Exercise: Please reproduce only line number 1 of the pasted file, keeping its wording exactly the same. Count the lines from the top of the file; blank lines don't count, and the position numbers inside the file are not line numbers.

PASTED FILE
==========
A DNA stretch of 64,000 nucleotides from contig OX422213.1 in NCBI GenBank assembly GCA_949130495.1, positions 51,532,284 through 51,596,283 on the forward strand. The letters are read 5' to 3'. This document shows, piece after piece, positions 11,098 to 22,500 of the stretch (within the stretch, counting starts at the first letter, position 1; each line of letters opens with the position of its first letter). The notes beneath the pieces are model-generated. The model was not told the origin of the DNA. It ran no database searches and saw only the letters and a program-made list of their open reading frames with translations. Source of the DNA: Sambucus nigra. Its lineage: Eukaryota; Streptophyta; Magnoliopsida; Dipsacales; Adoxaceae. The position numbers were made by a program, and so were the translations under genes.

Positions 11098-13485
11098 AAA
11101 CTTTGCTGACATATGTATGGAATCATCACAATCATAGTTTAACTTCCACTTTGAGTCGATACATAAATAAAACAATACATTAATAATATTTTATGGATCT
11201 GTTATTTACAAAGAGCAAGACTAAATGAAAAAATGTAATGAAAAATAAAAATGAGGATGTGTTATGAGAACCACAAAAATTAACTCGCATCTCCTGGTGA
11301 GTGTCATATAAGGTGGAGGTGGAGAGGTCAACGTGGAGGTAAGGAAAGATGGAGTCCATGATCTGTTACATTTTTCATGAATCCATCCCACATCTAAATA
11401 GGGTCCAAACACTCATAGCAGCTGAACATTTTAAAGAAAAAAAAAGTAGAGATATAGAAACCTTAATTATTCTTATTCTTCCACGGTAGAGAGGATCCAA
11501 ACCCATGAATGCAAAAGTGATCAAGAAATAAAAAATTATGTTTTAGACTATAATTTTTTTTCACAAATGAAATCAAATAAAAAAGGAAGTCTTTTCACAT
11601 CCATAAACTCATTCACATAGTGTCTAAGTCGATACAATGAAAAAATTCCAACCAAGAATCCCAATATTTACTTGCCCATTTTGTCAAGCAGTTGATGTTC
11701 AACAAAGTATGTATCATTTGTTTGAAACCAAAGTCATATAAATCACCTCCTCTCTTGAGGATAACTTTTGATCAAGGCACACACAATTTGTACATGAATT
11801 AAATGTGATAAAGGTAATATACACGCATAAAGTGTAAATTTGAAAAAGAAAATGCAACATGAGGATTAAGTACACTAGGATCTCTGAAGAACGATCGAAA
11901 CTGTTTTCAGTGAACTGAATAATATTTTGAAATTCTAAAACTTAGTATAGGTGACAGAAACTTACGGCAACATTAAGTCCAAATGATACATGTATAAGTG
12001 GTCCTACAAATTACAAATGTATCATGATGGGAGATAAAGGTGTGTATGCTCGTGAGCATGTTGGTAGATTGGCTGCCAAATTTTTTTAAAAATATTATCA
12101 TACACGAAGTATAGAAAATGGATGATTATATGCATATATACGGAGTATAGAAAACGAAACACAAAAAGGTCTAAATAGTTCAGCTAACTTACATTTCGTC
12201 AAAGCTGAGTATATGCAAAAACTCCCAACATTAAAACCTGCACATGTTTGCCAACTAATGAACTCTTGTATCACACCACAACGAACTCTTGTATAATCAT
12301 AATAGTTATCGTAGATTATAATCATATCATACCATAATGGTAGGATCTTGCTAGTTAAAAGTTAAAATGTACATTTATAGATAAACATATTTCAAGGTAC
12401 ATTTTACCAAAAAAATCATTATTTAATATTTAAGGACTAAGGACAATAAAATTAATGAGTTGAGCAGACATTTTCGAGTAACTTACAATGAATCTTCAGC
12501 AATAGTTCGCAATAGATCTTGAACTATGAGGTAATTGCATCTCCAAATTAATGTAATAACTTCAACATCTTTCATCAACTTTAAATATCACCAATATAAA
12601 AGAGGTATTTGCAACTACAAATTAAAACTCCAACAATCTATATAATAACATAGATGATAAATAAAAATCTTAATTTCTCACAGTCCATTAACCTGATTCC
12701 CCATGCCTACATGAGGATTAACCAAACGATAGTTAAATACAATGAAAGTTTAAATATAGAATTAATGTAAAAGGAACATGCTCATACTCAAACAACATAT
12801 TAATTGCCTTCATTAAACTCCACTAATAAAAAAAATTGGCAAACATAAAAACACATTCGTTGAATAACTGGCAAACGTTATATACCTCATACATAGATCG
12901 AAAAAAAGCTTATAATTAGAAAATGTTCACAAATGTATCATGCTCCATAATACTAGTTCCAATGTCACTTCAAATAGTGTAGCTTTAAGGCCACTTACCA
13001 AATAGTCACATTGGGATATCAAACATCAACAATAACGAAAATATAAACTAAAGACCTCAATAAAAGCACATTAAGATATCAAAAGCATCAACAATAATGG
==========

A DNA stretch of 64,000 nucleotides from contig OX422213.1 in NCBI GenBank assembly GCA_949130495.1, positions 51,532,284 through 51,596,283 on the forward strand. The letters are read 5' to 3'. This document shows, piece after piece, positions 11,098 to 22,500 of the stretch (within the stretch, counting starts at the first letter, position 1; each line of letters opens with the position of its first letter). The notes beneath the pieces are model-generated. The model was not told the origin of the DNA. It ran no database searches and saw only the letters and a program-made list of their open reading frames with translations. Source of the DNA: Sambucus nigra. Its lineage: Eukaryota; Streptophyta; Magnoliopsida; Dipsacales; Adoxaceae. The position numbers were made by a program, and so were the translations under genes.